NEW YORK (TheStreet) -- As investors await Janet Yellen's comments at the Federal Reserve's annual symposium in Jackson Hole, Wyo., it could be currency fluctuations overseas that tell the most about the future direction of U.S. equities.

Investors are looking to a statement from Yellen, the Fed's chairwoman, for clues about whether the Fed will continue to keep interest rates low as the U.S. economy gradually improves.

Analysts, however, tend to have a difficult time coming to a consensus on whether comments from the Fed lean more dovish or hawkish, unless specific language is used.

Investors may be better suited looking at movements in the U.S. dollar/Japanese yen currency pair following Yellen's comments to gauge the market's reaction.

The U.S. dollar/Japanese yen currency pair, represented by the CurrencyShares Japanese Yen Trust ETF (FXY) - Get Report , has held a strong negative correlation with SPDR S&P 500 (SPY) - Get Report during the past five years.

The yen is perceived as a safe-haven currency as it tends to be bid higher during times of economic uncertainty.

Moreover, many investors have difficulty interpreting the price swings in iPath S&P 500 VIX ST Futures ETN (VXX) - Get Report because it is perceived as a flawed indicator of risk. And so the yen is often seen as a better gauge of global risk sentiment.

As seen in the chart below, periods of big declines in the yen usually set the tone for broader moves higher in U.S. equities.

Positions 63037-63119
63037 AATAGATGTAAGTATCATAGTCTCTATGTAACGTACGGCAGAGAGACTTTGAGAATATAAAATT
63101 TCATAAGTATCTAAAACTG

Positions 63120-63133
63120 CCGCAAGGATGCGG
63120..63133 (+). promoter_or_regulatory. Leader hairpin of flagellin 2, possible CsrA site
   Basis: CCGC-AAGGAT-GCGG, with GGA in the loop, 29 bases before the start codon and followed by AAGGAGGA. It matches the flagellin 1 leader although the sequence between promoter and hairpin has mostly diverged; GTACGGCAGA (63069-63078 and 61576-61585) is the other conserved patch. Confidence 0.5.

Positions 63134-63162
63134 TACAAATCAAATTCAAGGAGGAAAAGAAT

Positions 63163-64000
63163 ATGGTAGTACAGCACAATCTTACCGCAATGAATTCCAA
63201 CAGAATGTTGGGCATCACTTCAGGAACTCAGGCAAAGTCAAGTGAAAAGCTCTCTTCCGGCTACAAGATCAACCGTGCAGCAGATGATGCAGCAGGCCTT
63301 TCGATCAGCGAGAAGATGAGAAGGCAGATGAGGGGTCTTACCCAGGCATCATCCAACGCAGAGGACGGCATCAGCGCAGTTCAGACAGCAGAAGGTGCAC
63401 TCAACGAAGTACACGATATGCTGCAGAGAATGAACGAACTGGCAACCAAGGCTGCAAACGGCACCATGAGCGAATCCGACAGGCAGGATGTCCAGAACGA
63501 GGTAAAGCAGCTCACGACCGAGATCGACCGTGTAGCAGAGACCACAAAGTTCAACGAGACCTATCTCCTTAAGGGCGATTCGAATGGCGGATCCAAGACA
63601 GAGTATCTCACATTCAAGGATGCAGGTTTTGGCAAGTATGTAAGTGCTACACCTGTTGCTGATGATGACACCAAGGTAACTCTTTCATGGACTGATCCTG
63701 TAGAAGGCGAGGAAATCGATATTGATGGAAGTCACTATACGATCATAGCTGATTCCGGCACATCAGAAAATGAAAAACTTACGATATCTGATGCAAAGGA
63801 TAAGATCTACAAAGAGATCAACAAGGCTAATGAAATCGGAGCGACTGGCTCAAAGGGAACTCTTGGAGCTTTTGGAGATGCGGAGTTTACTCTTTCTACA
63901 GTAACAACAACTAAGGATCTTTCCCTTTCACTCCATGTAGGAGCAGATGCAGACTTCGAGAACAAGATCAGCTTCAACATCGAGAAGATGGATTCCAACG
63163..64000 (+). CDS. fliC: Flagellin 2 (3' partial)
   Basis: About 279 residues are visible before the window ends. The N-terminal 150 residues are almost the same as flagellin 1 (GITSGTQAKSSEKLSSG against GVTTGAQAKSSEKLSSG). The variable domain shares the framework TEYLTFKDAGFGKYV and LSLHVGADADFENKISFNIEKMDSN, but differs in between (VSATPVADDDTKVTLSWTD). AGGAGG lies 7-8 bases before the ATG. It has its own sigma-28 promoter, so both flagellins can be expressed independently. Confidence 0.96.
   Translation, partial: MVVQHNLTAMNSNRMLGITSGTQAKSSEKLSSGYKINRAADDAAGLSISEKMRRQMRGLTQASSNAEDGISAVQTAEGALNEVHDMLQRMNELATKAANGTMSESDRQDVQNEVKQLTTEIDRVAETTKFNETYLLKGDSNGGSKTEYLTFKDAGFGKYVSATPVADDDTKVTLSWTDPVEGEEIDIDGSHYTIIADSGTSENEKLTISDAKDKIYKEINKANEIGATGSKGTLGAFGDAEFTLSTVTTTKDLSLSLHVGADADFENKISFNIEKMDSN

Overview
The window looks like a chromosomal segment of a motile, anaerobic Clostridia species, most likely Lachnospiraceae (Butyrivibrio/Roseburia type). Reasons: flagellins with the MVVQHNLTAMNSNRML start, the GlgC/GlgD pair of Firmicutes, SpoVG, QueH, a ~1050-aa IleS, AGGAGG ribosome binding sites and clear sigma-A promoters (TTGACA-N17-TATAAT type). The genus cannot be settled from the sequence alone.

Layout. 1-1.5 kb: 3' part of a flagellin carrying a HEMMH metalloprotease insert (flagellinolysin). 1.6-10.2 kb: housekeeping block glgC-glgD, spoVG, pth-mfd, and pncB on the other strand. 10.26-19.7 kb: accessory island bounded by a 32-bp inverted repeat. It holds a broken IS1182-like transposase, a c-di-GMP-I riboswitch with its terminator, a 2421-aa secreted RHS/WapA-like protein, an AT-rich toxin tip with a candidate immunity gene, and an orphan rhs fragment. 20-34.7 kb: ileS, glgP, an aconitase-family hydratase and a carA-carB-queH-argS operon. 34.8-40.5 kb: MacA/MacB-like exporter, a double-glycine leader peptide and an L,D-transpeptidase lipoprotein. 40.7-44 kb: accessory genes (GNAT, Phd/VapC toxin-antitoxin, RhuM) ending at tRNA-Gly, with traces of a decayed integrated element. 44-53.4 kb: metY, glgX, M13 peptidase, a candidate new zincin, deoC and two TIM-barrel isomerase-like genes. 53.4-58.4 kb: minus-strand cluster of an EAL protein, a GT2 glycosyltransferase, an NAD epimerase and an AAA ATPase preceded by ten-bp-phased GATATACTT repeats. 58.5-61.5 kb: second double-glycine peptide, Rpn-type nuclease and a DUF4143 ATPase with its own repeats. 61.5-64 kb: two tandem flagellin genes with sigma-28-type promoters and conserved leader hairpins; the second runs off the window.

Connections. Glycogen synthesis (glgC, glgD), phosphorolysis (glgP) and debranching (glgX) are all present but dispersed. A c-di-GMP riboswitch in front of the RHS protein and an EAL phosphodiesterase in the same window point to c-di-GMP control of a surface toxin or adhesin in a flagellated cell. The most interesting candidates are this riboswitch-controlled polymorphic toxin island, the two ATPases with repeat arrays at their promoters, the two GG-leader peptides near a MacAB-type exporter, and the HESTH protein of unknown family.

The yen fell by more than 24% in the final months of 2012 and by more than 7% in 2013. More accommodating monetary policy on behalf of the Bank of Japan was part of the reason, and so was less investor anxiety.

As the yen declined, the Standard's & Poor's 500 Index rose by 13% in 2012 and 6% in 2013.

TheStreet Recommends


FXY data by YCharts

Image placeholder title

This year, the yen has traded in a fairly tight range as fear that U.S. equities were on the verge of a correction has also kept a bid in the safe-haven yen.

Recently, however, the yen has begun to depreciate against the dollar. The Fed minutes, released Wednesday, showed that policymakers are becoming more bullish on the U.S. economy, but believe that rates needed to stay low for now. That led to a flow of funds into the dollar and out of the yen.

If investors like what Yellen has to say on Friday, they will more than likely continue to push the yen lower, leading the S&P 500, SPDR Dow Jones Industrial Average (DIA) - Get Report and PowerShares (QQQ) - Get Report to record highs.

Image placeholder title

Chart provided by StockCharts.com

At the time of publication, the author held no positions in any of the funds mentioned.

Follow@macroinsights

This article is commentary by an independent contributor, separate from TheStreet's regular news coverage.